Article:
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A Message from LEAP's Executive Director
on the Killing of George Floyd and the Resulting Protests
At LEAP, we often refer to ourselves as a family. And, for the last week, our family has been hurting. So, as a member of this family, I want to share my thoughts on the murder of George Floyd and the protests around the country.
As an African American man with an African American and Puerto Rican teenage son, the issues hit close to home. As a young man in New Haven I was harassed by police, an unfortunate rite of passage for men of color in the 1990s in our city. I have also had the pleasure to work with police to build understanding between officers and young people in New Haven.
When I watched the killing of Mr. Floyd, I thought back to my friends in high school held at the point of a gun by an officer while they waited before the start of basketball practice. It is something that sticks with my dear friend, now a college dean, despite it happening to him almost 35 years ago. I think of the LEAP counselor thrown to the ground by a state law enforcement officer some 20 years ago while walking a child back from the restroom at a state park. That counselor is now an elementary school principal. In these and other cases, the humanity of African Americans was ignored, and after the fact the trauma largely went undiscussed.
These experiences which are common for far too many of our Black and Latino brothers and sisters lie behind the protests. In watching the killing of George Floyd, we think that could be me, that could be my son, that could be my daughter, that could be someone I love. These are deep wounds.
I believe that only significant social change will begin to heal these wounds. There is no one cure. We need to reinvest in school integration so that children grow up with friends that do not look like them and build the skills to have conversations across the lines that divide us. We need policing that is based in legitimate relationships between all Americans and the officers we hire to protect us and where the standard for prosecution of police officers who engage in criminal violent behavior is no longer absurd.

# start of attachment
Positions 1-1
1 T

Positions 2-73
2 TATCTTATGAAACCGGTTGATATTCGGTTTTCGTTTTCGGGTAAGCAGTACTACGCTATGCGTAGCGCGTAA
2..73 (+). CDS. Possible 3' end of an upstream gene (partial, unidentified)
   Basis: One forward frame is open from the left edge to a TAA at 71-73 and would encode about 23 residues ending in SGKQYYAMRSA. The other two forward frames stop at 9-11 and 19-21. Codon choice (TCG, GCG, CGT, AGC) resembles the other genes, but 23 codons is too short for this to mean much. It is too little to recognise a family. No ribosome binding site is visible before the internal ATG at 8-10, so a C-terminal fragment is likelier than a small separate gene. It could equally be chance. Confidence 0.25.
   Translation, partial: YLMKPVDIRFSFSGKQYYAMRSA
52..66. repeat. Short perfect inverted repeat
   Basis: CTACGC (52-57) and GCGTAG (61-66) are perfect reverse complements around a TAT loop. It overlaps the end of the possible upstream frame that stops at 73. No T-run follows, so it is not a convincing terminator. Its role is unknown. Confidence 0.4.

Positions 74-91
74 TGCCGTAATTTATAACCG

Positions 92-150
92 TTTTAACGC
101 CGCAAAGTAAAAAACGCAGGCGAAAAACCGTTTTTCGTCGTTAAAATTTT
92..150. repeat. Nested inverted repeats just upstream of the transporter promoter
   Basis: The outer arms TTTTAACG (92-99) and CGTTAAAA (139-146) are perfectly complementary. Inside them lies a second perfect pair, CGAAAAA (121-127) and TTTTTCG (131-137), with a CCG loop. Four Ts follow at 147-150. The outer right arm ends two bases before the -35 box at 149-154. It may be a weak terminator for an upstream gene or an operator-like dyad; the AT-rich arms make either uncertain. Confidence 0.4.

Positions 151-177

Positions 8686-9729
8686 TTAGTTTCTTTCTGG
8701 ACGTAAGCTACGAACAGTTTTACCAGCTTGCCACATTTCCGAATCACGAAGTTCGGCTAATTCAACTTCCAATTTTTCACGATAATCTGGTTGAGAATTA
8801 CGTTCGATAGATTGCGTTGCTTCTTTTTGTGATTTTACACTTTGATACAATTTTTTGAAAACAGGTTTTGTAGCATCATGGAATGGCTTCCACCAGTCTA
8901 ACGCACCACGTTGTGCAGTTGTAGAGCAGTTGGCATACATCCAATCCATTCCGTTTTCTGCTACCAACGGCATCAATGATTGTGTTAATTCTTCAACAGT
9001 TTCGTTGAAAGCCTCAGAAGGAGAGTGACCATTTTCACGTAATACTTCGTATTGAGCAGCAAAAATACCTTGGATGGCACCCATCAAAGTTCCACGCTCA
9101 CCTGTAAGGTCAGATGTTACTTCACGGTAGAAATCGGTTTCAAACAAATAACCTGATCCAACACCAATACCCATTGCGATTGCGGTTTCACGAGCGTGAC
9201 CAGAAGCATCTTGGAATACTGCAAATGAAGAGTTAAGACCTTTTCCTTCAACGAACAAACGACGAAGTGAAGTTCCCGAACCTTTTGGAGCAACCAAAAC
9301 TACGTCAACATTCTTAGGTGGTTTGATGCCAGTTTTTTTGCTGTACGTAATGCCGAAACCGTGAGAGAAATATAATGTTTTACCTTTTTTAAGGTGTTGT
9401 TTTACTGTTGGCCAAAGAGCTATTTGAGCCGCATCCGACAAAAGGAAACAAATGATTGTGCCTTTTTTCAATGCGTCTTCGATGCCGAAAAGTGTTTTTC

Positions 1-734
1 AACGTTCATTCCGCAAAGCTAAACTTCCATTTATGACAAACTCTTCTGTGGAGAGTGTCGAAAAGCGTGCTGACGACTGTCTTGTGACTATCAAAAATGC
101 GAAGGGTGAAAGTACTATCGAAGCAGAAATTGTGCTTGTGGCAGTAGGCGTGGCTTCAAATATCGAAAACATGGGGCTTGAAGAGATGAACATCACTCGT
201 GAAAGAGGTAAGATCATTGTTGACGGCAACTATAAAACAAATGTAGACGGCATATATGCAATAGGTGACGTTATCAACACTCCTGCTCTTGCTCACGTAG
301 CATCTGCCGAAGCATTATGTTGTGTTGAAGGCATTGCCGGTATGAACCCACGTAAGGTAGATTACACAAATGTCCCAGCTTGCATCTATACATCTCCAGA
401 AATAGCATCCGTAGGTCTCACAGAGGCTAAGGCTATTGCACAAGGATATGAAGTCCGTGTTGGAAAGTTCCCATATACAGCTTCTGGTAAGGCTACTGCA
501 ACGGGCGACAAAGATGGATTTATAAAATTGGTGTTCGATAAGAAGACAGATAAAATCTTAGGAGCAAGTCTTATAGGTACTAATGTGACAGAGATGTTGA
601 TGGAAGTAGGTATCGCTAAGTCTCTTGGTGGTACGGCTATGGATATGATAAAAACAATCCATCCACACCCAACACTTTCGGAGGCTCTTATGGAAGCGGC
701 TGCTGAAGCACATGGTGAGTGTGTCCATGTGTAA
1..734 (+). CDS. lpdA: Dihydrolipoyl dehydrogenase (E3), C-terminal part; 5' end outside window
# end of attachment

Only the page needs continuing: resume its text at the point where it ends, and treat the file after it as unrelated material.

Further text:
We need housing policy that makes it possible for people to afford to live in all of Connecticut’s 169 towns. We need national leadership that respects the dignity of all human beings, that knows that racism is, as American theologian Jim Wallis has called it, “America’s original sin,” and seeks to build bridges and not walls. COVID-19 has shown us deadly disparities in health care and that children of color often do not have computers or internet access in their homes. We need social policies that address the inequities in our health, economic, criminal justice, and education systems. In a democracy these conditions all result from choices we have made, and choices can be changed.
I lay out all these troubling realities, not to show that the mountain is steep. We all already know that. Instead, I want us to see that there are so many ways that we can do our part to climb the mountain. There are struggles where each of us has unique ability and knowledge -- places we all have power and skill -- where we can lead reforms. We can push for affordable housing in our town. We can join protests for police reform. We can do the hard work of rewriting school curriculum to celebrate the diversity of America as well as our history of oppression against Native Americans, Chinese Americans, Japanese Americans and African Americans. We can work for candidates for public office who speak honestly and courageously about what must be done.
Little will change unless we all do our part. As Dr. King said, "Our lives begin to end the day we become silent about things that matter."
At LEAP, our unique expertise is working with young people, and especially young people of color. Our leadership, staff, counselors, the children and families we serve, and the neighborhoods we work in are predominantly African American and Latino. In our organizing model, we recognize race, America’s history of racism, and the role both play in structural inequality in our country. Our young people are facing enormous challenges now and we will provide space and support to talk about what they are experiencing.
We will be bringing together some 100 young people who work for us this week to talk about the issues in both large and small groups. We will ask them what we can do to help them understand the struggles that America is facing. We will share the wisdom of an older generation of activists. We will chart our way forward.
You too are part of our LEAP family. In these times, we want you to know that we are also thinking of you. We hope that you and your loved ones are safe. And, we hope that you know that you have the power to make change.